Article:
In virtually every false local media report on Monday and Tuesday, there was no mention that in court papers, Chavis has never admitted any guilt in the NAACP sexual harassment case, even though he tried to settle it quietly for fear that it would hurt the civil rights organization.
Nor was there any reporting that Chavis left the Nation of Islam in the late 1990’s, and has been an ordained Christian minister, and member of Oak Level United Church of Christ in Manson, NC for many years.
And there was certainly no reporting about what Dr. Chavis’ productive activities since 1994-95 have been, namely:
-                    serving as president of the Education Online Services Corporation, an online provider of higher education materials for HBCUs.
-                    President/CEO and cofounder of the Hip-Hop Summit Action Summit
-                    Cofounder of the Diamond Empowerment Fund which supports scholarships in Africa.
-                    Syndicated columnist for the National Newspaper Publishers Association, read by 20 million readers

Nothing was reported about his ministerial doctorates or other degrees from
 schools like Duke, UNC- Charlotte and Howard University, and the question was never even raised if Dr. Chavis had the requisite experience to even function well in the position of NCDP executive director.
Instead, as Republican officials watched in glee, as the media focused primarily on any negative allegations they could dig up, Democrats took to social media to quickly stir up opposition among the moderate base.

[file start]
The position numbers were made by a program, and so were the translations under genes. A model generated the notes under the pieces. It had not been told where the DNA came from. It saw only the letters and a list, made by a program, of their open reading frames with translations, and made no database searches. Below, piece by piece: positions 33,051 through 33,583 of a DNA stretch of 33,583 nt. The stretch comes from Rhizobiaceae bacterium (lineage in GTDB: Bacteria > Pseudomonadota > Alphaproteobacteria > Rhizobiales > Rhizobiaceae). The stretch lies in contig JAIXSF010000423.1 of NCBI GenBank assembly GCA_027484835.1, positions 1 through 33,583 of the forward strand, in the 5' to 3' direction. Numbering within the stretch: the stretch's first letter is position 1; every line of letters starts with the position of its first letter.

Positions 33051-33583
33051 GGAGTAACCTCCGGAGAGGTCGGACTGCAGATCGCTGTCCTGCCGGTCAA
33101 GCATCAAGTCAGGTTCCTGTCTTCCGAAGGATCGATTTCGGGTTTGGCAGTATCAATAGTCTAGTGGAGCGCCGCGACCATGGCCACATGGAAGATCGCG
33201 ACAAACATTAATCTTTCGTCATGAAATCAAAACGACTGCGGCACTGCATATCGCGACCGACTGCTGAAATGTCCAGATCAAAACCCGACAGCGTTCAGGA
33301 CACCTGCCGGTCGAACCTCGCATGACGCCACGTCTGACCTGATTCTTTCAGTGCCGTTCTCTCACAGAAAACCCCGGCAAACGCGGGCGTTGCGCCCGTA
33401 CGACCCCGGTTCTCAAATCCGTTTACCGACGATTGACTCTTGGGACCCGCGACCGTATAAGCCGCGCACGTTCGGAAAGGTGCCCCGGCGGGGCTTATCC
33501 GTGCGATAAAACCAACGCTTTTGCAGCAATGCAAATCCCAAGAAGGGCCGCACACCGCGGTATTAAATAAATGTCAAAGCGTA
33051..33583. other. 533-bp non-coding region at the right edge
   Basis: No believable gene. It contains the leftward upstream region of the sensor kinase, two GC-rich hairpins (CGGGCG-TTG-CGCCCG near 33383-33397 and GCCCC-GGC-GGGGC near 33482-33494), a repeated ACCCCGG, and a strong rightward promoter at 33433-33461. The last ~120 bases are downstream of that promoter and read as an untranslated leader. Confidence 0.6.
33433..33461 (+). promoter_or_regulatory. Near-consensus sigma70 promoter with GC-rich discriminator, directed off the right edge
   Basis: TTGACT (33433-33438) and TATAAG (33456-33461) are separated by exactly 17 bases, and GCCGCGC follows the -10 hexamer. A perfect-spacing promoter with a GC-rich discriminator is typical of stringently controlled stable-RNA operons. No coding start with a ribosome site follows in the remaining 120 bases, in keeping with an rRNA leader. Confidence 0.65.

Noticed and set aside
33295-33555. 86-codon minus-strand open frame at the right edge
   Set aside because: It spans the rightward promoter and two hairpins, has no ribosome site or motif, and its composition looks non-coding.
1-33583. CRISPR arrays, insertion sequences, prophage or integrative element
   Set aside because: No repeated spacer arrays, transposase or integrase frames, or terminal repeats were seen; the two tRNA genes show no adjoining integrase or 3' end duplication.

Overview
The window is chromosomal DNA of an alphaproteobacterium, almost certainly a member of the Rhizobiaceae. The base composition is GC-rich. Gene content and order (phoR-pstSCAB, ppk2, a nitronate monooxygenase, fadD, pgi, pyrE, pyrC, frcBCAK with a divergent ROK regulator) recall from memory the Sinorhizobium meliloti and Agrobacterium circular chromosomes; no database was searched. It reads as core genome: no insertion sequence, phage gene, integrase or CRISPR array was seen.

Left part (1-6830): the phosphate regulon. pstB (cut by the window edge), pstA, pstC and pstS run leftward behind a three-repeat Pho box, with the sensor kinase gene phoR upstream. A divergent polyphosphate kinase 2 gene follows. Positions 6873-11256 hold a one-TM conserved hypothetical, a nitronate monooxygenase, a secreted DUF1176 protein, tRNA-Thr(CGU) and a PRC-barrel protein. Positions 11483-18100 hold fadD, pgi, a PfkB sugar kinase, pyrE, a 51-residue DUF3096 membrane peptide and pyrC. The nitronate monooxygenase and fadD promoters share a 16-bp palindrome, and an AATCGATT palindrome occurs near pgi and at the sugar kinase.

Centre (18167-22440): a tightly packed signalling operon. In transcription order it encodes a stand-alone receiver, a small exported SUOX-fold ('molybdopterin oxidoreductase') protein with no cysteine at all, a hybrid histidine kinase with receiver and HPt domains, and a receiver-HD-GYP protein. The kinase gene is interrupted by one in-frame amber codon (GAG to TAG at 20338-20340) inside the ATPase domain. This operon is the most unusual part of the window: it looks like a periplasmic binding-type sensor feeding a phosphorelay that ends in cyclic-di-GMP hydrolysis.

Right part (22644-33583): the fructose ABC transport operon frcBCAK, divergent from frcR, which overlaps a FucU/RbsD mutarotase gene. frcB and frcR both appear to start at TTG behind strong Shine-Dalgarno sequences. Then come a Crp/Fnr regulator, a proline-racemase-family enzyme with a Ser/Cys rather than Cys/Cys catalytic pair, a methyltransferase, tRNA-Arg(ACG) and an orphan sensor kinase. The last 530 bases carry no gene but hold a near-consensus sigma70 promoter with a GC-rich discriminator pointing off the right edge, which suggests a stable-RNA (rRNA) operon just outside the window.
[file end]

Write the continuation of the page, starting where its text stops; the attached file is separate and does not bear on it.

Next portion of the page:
Gary Pearce, who served as press secretary to Gov. Jim Hunt in 1978 when Hunt denied pardons to Chavis and the rest of the Wilmington Ten, took to his “Talking About Politics” online blog and, strongly referring to Dr. Chavis without ever using his name, chided Chairman Voller for wanting to appoint “…the most divisive, controversial figure he can find.”
Pearce, who is a loyalist of the so-called moderate “Hunt faction” of the Democratic Party which has reportedly vehemently opposed Voller’s administration, later did make direct reference to Chavis by name, writing, “And maybe Republicans will get so fixated on making Chavis and William Barber the faces of the Democratic Party that they’ll forget about education.”
By email, Democratic moderates were sending out patently negative narratives about Chavis.
What are your gut feelings re: Dempsey's dismissal w/o just cause and about Voller's plan to announce tomorrow that he's hiring Ben (formerly Chavis) Muhammad as Ex. Dir. despite Ben's NAACP termination/lawsuit?” later asking, “WTH is going on in Raleigh.”
When the person who confirmed sending the email was asked why was Chavis’ former Muslim surname used since he hasn’t gone by it in many years, the person replied that they meant no disrespect. When pressed further, the person claimed to feel “threatened” being questioned about needless reason to refer to Dr. Chavis in the email by a name he no longer uses.